As is growing more standard with these games, the single player campaign is lacking in length, with more focus put on multiplayer, which to its credit is a step up from the last release. Playing like a cross between the two genre leaders, the Frostbite 2 engine is again on display, albeit in stripped down form. While all too much forgiveness is handed out these days for underwhelming single player campaigns, multiplayer is something that makes or breaks a title, and while Warfighter is certainly competent, it really needed to do something extra special in order for anyone to still be playing it when November hit. Maybe this was too much to ask, and maybe we should be happy with an alternative playground where commercialism and immaturity won’t run quite as rampant. Or maybe I’m trying hard to justify an online component that does nothing new at all…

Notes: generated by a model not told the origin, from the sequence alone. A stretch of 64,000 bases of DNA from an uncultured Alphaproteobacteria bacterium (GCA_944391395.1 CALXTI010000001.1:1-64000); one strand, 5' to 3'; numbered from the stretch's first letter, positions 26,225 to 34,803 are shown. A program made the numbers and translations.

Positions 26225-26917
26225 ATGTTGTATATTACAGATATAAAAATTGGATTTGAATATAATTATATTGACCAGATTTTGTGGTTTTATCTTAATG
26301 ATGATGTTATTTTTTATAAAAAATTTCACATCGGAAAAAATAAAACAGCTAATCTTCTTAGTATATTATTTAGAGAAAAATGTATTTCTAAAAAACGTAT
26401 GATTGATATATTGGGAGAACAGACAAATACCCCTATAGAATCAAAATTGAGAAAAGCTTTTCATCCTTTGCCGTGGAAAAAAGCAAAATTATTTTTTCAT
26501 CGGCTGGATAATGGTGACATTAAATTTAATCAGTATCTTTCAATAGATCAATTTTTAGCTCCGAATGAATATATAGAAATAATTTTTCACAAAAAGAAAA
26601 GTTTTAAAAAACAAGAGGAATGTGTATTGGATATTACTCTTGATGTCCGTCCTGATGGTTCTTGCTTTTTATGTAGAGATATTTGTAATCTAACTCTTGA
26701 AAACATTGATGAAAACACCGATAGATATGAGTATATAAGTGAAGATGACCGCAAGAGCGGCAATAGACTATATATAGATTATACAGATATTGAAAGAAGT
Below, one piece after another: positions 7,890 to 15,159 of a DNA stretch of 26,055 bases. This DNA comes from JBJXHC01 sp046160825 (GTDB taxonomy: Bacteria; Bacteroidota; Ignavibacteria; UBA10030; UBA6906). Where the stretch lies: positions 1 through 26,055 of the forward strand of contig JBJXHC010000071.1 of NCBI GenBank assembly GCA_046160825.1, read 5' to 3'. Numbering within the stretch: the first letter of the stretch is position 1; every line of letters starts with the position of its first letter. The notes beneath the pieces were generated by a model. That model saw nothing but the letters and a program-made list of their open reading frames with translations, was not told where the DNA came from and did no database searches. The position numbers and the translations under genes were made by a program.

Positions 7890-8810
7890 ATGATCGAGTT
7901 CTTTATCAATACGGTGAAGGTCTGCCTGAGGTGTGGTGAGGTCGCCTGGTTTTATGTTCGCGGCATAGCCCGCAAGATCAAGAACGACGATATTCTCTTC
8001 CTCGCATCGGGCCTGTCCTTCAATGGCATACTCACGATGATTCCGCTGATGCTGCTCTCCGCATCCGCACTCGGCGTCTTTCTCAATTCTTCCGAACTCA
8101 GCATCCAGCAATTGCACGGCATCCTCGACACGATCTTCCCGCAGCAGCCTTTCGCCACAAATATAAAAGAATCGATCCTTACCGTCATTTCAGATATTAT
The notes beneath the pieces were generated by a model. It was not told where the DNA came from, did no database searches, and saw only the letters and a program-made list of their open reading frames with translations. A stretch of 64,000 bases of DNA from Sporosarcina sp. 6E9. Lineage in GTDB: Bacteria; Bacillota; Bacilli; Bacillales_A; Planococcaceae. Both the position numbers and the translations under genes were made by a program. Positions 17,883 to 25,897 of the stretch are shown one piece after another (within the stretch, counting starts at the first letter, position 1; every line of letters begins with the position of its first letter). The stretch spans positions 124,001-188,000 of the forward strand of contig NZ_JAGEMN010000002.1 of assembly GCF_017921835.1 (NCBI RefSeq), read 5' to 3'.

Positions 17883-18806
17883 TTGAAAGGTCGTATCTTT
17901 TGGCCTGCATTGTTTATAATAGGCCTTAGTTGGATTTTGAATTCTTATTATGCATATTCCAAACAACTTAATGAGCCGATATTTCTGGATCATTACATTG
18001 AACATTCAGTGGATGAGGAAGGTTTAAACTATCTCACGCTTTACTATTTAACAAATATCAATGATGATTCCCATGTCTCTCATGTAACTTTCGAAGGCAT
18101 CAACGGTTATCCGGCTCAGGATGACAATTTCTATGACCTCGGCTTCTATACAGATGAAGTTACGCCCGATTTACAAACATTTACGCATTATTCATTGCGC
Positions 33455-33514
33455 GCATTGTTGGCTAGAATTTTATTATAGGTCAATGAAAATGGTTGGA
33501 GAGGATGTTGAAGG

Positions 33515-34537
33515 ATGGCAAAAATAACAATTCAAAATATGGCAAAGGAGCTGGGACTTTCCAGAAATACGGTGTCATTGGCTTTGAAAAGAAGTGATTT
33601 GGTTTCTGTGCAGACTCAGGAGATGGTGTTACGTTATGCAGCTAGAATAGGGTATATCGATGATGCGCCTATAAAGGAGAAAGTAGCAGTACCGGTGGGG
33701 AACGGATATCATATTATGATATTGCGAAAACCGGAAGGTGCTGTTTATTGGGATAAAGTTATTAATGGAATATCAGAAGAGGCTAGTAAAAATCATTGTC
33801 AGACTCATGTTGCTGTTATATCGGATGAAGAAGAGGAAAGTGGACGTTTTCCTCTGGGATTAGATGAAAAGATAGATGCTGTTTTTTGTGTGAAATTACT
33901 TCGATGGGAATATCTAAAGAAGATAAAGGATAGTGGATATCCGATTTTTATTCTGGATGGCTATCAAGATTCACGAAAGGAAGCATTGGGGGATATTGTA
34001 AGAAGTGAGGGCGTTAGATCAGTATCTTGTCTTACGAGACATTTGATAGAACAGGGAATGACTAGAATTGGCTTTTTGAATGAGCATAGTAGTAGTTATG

With so much fuss made over which military shooter is superior between COD and BF, you really have to ask whether there is any room left over for another major player. The question was posed two years ago when the original Medal of Honor hit the market, and the follow up does nothing further to answer it positively. If the two aforementioned titles are the theoretical “big brothers” of the industry, Warfighter is the annoying little brat who wants to be invited to the party, but no-one gives a crap about. A purely “by the books” military FPS that might have done better earlier in the months between Novembers, but is just asking for trouble being released so close to you know what. It brings nothing new to an already tired, worn out genre, and would still have been out of date 4 years ago. Disappointing.

 

6/10Review  by Andy Buckdawg

Posted by Robert Cram - Visit Website